Intense radioluminescence of NO/N2-mixture in solar blind spectral region

Thomas Kerst, Juha Toivonen

    Research output: Contribution to journalArticleScientificpeer-review

    4 Citations (Scopus)

    Abstract

    Luminescence in air induced by alpha particle emitters can be used to optically detect radioactive contamination from distances that surpass the range of the alpha radiation itself. Alpha particles excite nitrogen molecules in air and the relaxation creates a faint light emission. When the composition of the gases surrounding the alpha particle emitter is altered then the luminescence spectrum changes. In this work, we report the creation of an intense light emission in the wavelength regime below 300 nm originating from alpha particle excited nitric oxide (NO). The light yield has been investigated as a function of the NO concentration in an N2 atmosphere. Unlike the emission from molecular nitrogen, NO emits at wavelengths shorter than 300 nm, where solar background and artificial lighting are negligible, thus enabling optical detection of alpha radiation even under bright lighting conditions. We show that the radioactively induced NO emission reaches its maximum intensity at a concentration of 50 ppm of NO diluted in N2. At this concentration, the strongest emission line of NO is about 25 times more intense than the most intense line of N2 radioluminescence. Lastly, we discuss potential applications and limitations of the technique.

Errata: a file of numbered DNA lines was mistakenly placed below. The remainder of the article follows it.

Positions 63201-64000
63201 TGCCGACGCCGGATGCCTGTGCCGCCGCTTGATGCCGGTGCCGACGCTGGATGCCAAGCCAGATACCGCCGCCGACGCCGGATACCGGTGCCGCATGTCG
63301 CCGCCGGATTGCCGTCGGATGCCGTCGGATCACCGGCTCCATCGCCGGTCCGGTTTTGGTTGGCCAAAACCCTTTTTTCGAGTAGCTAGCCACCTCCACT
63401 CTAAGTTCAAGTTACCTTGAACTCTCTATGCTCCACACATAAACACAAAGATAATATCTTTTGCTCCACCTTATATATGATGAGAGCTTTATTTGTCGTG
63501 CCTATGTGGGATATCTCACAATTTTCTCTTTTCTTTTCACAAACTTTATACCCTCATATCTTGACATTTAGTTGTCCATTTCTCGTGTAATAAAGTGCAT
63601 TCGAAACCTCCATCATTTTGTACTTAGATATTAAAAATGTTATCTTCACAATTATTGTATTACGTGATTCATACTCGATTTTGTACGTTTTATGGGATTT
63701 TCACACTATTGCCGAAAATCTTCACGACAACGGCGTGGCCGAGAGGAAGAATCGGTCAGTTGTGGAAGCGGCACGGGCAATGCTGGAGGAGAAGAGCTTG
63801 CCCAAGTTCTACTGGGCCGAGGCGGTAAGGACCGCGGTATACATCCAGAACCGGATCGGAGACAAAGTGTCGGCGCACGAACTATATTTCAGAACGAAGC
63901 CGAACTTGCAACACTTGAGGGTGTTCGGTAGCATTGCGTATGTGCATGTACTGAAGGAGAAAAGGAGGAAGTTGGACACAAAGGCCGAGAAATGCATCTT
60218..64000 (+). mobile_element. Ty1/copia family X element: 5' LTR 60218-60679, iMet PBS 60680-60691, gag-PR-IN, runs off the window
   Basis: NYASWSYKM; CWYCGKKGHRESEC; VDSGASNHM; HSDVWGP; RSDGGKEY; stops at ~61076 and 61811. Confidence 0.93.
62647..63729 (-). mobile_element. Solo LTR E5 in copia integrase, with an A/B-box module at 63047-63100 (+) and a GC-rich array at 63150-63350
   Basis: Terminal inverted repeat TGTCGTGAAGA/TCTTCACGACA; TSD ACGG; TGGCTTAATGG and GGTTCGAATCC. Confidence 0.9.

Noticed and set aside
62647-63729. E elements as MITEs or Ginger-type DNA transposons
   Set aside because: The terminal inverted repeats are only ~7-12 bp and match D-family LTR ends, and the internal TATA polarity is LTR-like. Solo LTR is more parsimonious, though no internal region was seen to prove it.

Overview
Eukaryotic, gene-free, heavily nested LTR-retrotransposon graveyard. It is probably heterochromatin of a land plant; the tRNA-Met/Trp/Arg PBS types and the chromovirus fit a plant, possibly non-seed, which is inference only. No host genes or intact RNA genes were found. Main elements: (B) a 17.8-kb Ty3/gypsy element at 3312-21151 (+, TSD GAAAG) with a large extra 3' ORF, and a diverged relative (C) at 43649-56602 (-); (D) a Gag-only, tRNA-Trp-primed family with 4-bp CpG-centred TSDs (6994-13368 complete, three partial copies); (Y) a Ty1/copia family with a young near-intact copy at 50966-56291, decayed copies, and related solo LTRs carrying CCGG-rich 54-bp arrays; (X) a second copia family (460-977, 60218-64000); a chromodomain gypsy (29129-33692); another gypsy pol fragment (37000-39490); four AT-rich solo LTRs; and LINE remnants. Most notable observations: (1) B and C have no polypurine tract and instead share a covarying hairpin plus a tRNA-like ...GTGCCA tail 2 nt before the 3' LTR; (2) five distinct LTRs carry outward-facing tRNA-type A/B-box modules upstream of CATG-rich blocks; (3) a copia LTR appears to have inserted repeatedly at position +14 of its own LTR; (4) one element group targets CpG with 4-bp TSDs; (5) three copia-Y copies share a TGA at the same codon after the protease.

Original languageEnglish
    Pages (from-to)33764-33771
    Number of pages8
    JournalOptics Express
    Volume26
    Issue number26
    DOIs
    Publication statusPublished - 24 Dec 2018
    Publication typeA1 Journal article-refereed

    Publication forum classification

    • Publication forum level 2

    ASJC Scopus subject areas

    • Atomic and Molecular Physics, and Optics

    Fingerprint Dive into the research topics of 'Intense radioluminescence of NO/N<sub>2</sub>-mixture in solar blind spectral region'. Together they form a unique fingerprint.

    Cite this